Henson told us that the files would indeed be stored locally on the 360's optional hard drive unit; there would not be an option to stream videos from your Windows computer (after all, there are already ways to do that). The files will (predictably) be in Microsoft's proprietary WMV format, which has already proven to be a reliable delivery mechanism for HD content. Using this codec, they estimate a 22 minute high-definition television program (sans commercials) will weigh in at approximately 1GB, while the standard definition variant (which you will automatically own as well) will top out around 300MB. Due to bandwidth considerations, storage realities, and their insistence that 720p is the "sweet spot" for high-definition content, all Marketplace movies and television shows (like the existing trailers) will max out at 720p.
While you won't be able to stream content to your 'box, they have employed queuing technology to expedite the download wait. While a 22 minute television show may take as little as 30 minutes to download over a 6mb/s cable connection, you'll be able to start watching the high-definition version after just 2 minutes, and the standard definition version immediately.
But what if you're not sitting in front of the box, watching the download meter inch along? Henson said you'll have two weeks to start that downloaded movie rental and, once you have, you'll have 24 hours to finish it. Inside that 24 hour window, you'll be allowed to watch the rental as many times as you like. The television shows are download to own, similar to the iTunes Store. If you get a new hard drive, you'll be able to download them over again, as many times as you like. If you're not sure which episode you want to download, there's a text and video preview to refresh that failing memory.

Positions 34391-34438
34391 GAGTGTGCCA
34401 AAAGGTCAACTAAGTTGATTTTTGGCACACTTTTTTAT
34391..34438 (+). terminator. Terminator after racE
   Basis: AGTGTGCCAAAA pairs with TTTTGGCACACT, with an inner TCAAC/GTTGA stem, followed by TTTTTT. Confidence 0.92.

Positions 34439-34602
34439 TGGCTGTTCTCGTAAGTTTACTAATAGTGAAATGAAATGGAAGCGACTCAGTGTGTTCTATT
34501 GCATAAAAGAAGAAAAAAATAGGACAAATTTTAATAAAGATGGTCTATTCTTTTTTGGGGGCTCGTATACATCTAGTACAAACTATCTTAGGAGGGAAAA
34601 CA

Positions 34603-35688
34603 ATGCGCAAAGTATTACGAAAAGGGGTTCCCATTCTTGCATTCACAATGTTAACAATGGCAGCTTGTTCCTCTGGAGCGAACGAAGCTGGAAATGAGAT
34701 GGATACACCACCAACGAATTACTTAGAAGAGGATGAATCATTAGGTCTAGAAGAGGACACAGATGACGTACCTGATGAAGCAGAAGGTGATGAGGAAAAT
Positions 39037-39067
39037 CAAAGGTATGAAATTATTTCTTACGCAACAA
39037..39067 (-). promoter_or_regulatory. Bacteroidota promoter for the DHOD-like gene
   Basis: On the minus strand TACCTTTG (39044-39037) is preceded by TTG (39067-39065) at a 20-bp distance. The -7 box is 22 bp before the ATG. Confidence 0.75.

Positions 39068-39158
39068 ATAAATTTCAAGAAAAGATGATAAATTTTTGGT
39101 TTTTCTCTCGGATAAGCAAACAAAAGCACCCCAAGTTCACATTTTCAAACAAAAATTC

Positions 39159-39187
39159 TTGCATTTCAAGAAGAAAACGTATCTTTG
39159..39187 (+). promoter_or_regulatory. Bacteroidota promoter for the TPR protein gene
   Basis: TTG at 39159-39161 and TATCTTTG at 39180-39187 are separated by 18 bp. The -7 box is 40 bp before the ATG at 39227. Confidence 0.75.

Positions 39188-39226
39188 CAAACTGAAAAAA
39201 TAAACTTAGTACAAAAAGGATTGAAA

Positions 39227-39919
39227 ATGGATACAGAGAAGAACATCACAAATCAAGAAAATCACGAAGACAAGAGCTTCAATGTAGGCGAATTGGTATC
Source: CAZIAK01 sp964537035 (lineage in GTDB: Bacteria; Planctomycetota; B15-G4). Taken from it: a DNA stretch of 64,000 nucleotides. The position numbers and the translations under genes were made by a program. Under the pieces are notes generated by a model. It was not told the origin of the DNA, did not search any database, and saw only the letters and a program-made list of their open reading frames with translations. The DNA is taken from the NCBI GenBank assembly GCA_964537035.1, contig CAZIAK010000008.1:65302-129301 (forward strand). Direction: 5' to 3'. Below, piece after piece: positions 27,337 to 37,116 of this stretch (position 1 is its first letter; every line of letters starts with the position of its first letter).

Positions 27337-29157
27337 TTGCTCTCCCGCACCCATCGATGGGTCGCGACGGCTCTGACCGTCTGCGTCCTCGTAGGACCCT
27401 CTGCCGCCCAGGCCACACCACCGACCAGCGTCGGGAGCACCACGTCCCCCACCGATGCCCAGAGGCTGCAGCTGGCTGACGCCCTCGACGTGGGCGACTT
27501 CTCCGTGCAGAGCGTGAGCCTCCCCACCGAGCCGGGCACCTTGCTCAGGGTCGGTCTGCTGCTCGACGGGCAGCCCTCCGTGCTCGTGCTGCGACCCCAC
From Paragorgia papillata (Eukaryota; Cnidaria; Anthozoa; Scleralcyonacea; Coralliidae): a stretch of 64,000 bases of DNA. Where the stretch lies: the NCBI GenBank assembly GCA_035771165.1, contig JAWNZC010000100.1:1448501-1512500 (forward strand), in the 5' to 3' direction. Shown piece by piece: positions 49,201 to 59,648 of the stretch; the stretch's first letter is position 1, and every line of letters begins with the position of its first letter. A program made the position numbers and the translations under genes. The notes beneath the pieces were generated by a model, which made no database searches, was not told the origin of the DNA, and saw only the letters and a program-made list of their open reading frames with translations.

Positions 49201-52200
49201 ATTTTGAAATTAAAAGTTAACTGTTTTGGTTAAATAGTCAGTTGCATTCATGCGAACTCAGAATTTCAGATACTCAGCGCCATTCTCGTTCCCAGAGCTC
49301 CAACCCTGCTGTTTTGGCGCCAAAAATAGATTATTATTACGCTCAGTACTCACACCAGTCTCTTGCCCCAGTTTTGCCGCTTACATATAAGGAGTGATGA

Of course, several major components of this announcement are still unclear. Most notably, the cost (payable in Microsoft Points of course) and the future availability of a larger hard drive. Henson did advise that the cost of the SD television downloads would be commensurate with other offerings in the space (read: iTunes $2 television downloads) but that the HD downloads would command a premium (we're similarly unsure of that price delta). Another unclear aspect is Zune integration. While the Fall update added the ability to watch movies stored on the Zune, you'll be unable to move them the other way. When asked, Henson said this functionality "made sense," but there were no plans to announce anything specific.
As a a strategic move, the decision to offer downloadable movies and television shows dovetails neatly with Microsoft's strategy to weaken Blu-ray. If you believe that they want HD-DVD to fail, then this is a harbinger of a larger push to deliver content directly to consumers. With rumors still rumbling of DirecTV and IPTV integration, this may be the beginning of a format war much larger than Blu-ray versus HD-DVD. The question now is, will Sony offer a competitive service using their considerable Hollywood leverage (they do own a movie studio after all), and their HDD-equipped PS3s?
For more pics of the service, due to launch on November 22nd, check out Engadget.